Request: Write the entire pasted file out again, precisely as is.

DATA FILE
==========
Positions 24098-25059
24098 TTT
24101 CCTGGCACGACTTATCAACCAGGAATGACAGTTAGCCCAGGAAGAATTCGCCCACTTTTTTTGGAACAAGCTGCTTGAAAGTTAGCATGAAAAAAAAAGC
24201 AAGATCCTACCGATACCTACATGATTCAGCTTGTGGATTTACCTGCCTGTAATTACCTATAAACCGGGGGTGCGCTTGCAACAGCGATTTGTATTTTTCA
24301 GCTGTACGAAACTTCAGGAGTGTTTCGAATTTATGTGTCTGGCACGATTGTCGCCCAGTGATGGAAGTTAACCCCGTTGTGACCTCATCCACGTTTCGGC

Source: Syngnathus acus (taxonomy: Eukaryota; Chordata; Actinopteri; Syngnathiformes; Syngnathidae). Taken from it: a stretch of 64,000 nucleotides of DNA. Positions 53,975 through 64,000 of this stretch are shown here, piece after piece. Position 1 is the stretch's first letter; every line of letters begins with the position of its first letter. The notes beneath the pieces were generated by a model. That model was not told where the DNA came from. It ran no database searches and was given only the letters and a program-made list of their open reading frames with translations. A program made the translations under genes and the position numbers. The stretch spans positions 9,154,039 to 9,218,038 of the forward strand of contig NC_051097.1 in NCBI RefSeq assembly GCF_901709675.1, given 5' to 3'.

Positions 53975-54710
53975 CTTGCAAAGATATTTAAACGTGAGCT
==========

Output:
Positions 24098-25059
24098 TTT
24101 CCTGGCACGACTTATCAACCAGGAATGACAGTTAGCCCAGGAAGAATTCGCCCACTTTTTTTGGAACAAGCTGCTTGAAAGTTAGCATGAAAAAAAAAGC
24201 AAGATCCTACCGATACCTACATGATTCAGCTTGTGGATTTACCTGCCTGTAATTACCTATAAACCGGGGGTGCGCTTGCAACAGCGATTTGTATTTTTCA
24301 GCTGTACGAAACTTCAGGAGTGTTTCGAATTTATGTGTCTGGCACGATTGTCGCCCAGTGATGGAAGTTAACCCCGTTGTGACCTCATCCACGTTTCGGC

Source: Syngnathus acus (taxonomy: Eukaryota; Chordata; Actinopteri; Syngnathiformes; Syngnathidae). Taken from it: a stretch of 64,000 nucleotides of DNA. Positions 53,975 through 64,000 of this stretch are shown here, piece after piece. Position 1 is the stretch's first letter; every line of letters begins with the position of its first letter. The notes beneath the pieces were generated by a model. That model was not told where the DNA came from. It ran no database searches and was given only the letters and a program-made list of their open reading frames with translations. A program made the translations under genes and the position numbers. The stretch spans positions 9,154,039 to 9,218,038 of the forward strand of contig NC_051097.1 in NCBI RefSeq assembly GCF_901709675.1, given 5' to 3'.

Positions 53975-54710
53975 CTTGCAAAGATATTTAAACGTGAGCT